Architecture: “The more it’s simple, the more it’s simple”

First, the work of some students

We spend a whole week working with just a few responses from Alexis, so we try on our own to find out how to make our architecture. This is what it would look like

We spend a lot of time exploring the best components, as you may have seen it in our previous posts.

We would have to make a lot of FPGA programming for the I/O expander, but we thought it was our unique solution.

We spend some times looking for a sensitive captor touch with only one key and the way to use it because we wanted to use the sensitive captor touch of an ESP32-WROOM-32D.

Then, destroy everything with a single Alexis and build again

We had a meeting with Alexis yesterday. He explained to us that the sensitive captor touch of the ESP32 wouldn’t do the job through the wood. One component to change. Fortunately, we already found a 3-key sensitive captor touch, we just have to make sure it will have enough strength to work through the wood.

Then, we spoke about the price and the length of the device. With 64 I/O expanders, Touch would be too expensive for funding it, that’s why we choose to make only a 16×16 grid of marbles.

The next step was the I/O expander: we cannot use them for our hall effect sensor because they are analogic and not numeric. We thought to change for numeric ones but we will come back to them later

We still need a lot of I/O expander, that’s why we need to find a better architecture for our H-bridge. Alexis first thought to make something similar to the architecture of a digicode. One half H-bridge by line, and one by column. If we want to activate the third coil of the fourth line, we would put VCC on the third half H-bridge and the ground for the fourth half H-bridge.

Finally, taking a look at our H-bridge gave us the best solution. This H-bridge can be controlled by an I2C bus, and we can give each of them a special address, so they can be on the same bus: instead of 32 pins, we just need to use three pins. Two for the I2C bus and one for the address, that we will link to some shift registers to control their address.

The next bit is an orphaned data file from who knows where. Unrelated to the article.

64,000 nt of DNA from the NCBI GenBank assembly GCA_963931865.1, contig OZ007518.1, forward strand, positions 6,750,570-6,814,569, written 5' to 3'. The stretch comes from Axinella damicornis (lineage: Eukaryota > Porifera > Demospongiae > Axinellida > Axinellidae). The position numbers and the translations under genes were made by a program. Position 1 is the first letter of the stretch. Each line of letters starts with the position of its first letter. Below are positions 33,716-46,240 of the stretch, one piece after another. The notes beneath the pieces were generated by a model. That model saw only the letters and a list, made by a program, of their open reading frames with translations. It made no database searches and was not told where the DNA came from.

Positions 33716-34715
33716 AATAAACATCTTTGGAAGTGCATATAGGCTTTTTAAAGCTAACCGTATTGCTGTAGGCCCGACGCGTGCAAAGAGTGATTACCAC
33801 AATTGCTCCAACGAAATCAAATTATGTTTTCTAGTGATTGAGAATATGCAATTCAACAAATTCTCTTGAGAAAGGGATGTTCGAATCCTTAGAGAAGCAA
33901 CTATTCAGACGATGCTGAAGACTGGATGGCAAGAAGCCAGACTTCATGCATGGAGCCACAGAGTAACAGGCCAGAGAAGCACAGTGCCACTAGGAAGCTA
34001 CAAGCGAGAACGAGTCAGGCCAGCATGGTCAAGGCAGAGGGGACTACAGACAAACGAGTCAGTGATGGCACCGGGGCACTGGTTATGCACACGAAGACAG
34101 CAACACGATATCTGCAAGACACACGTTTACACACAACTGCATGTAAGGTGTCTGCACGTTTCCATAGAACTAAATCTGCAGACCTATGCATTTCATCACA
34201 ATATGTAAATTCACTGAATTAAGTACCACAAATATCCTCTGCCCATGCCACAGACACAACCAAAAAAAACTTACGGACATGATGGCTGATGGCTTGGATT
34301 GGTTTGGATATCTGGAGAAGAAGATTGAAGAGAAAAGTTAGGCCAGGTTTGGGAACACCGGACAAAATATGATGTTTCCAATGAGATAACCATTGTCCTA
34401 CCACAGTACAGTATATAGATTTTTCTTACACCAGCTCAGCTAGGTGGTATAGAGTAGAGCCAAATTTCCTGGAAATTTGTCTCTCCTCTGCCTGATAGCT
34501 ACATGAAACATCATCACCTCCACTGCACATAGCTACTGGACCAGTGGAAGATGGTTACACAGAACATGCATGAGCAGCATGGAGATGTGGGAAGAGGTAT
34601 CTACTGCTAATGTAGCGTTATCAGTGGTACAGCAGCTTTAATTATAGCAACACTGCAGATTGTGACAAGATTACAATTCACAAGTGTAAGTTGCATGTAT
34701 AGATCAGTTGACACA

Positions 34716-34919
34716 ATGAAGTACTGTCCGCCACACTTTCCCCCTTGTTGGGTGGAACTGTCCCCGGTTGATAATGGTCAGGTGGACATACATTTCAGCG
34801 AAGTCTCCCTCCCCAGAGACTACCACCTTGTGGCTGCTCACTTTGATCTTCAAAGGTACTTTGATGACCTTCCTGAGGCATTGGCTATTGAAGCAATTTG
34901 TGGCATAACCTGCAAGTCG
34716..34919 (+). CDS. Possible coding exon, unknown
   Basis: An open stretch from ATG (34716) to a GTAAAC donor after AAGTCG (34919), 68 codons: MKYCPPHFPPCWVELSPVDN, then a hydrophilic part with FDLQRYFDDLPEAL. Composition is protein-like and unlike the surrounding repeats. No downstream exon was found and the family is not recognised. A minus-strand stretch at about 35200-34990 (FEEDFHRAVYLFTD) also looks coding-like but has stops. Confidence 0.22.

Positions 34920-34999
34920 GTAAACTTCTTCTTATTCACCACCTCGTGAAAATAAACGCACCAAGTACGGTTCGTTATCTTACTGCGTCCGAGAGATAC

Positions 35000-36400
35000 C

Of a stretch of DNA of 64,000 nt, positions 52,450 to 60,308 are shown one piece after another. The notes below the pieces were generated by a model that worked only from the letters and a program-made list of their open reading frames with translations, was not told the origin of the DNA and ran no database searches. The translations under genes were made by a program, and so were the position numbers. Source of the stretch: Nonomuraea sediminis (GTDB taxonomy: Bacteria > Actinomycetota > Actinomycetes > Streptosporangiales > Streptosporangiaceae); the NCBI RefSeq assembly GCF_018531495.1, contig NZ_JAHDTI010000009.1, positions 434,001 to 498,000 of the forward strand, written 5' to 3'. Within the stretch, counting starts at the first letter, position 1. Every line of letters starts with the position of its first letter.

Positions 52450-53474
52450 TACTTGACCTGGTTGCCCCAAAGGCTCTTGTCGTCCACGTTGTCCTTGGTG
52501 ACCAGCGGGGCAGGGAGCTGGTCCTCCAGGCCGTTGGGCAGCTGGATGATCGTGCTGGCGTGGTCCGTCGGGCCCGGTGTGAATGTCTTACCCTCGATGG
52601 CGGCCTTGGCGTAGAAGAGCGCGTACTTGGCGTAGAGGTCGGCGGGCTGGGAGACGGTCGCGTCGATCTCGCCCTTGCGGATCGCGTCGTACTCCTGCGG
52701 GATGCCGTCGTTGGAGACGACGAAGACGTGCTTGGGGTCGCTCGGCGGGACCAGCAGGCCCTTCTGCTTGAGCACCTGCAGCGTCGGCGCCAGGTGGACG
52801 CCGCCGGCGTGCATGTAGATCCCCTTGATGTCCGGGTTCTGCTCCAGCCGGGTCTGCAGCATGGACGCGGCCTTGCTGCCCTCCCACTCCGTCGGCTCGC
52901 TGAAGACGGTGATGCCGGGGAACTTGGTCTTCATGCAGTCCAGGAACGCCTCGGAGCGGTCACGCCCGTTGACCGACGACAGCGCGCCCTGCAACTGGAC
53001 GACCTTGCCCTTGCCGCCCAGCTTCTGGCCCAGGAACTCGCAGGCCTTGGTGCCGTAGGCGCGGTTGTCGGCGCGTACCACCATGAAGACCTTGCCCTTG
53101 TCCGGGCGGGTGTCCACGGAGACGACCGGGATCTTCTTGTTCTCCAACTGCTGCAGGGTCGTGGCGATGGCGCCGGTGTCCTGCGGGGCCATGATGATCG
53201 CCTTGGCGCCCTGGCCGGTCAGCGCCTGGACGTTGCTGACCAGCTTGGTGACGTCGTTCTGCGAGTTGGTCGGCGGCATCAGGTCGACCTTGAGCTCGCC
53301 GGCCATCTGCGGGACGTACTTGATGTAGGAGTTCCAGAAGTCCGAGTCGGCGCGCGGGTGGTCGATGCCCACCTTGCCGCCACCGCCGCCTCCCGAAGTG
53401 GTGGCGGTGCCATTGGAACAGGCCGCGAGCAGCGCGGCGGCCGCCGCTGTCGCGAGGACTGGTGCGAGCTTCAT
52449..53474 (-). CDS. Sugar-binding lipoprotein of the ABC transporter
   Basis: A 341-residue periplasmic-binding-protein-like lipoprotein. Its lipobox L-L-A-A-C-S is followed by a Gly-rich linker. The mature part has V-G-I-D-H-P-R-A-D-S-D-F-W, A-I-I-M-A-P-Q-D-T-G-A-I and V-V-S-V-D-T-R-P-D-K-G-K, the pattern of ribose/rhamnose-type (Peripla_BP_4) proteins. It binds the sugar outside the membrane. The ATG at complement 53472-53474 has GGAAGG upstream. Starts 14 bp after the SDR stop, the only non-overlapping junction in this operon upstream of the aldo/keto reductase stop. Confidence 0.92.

Now, are we happy? Not exactly, we still need to find how to control our hall effect sensors. A brief look at component gives us our last solution. We would use some analog multiplexers. So, here is our new architecture.

And now?

We are waiting for some coils and Hall effect sensors, and we will begin our tests.

Choosing our components: “We are dwarfs on the shoulders of giants”

For our project, we need to test our components in order to find the best way to control our marble. Good news, our project has been done in other ways before. That’s why we take a look at this webpage: (in French)

Diameter of the marbles

Our first idea was to choose the smaller marbles, which have a diameter of 5mm. I have some of these marbles at home, so I tried to make a prototype with some cardboard.

Conclusion: my biggest fear was that a marble would move the other marbles when we rolled it (because of a too big magnetic field), but with my prototype, they don’t. If no, we would have to always create a magnetic field with our coils and that’s impossible. We would have to change our project for toroids, which are uglier. The other thing is the fact that 5mm marbles are not really easy to roll. That’s why we choose to order 6mm, 8mm and 10mm marbles for our test

The coils

The other project also uses coils. The main difference is the fact that our coils are not hand-made, and our coils are under the marbles, not around them. However, they should have the good range for the coil. We just have to do a little calculation we learned when we were in Classe Préparatoire, with the value given by the other project.

60 turns, 50mA, 6mm circle and a distance equal to almost 0: the coil is about 0,6mH

With a 0,1mm diameter wire and a typical resistance of 5A/mm², we find an RMS current of almost 400mA

We choose bigger coils because they would ask less current from our processor for working. We finally ordered ten coils of 3mH, ten of 1mh and three of 680µH (the last stock, if we choose theses ones, we would take an equivalent) for our test

Hall effect sensor

For this sensor, we have to choose which type we want. Understanding the different type is not easy, but you can find plenty of web articles about this. The best thing is to have a linear sensor because we will have a better idea of the state of a marble. When it will be on one way, the field will be negative and the sensor’s tension under 1,75V and on the other way, it will be positive and the tension over 1,75V. We also choose a directional sensor that gives the field in the three directions of space. It might be harder, but we could choose only one sensor for four or nine marbles if it works well and if the fields are easy to distinguish

I/O expander

Finally, my last contribution for today is the I/O expander. First, we look at the possibility given by the project Datapaulette: shift register. After a short time of reflexion and the help of Alexis, we understand that it was a bad idea because we cannot control as much as we want the current in the coils. We will have to choose an FPGA that will give us enough I/O for our device. We need a total of 2048 I/O pins (one for the value of the Hall effect sensor and one for the current on the coils, the others will be linked to the ground or to VCC). We will wait for the end of the tests to choose our expander, but it should be one of these expanders. We just have to choose which number of ports we want by expander.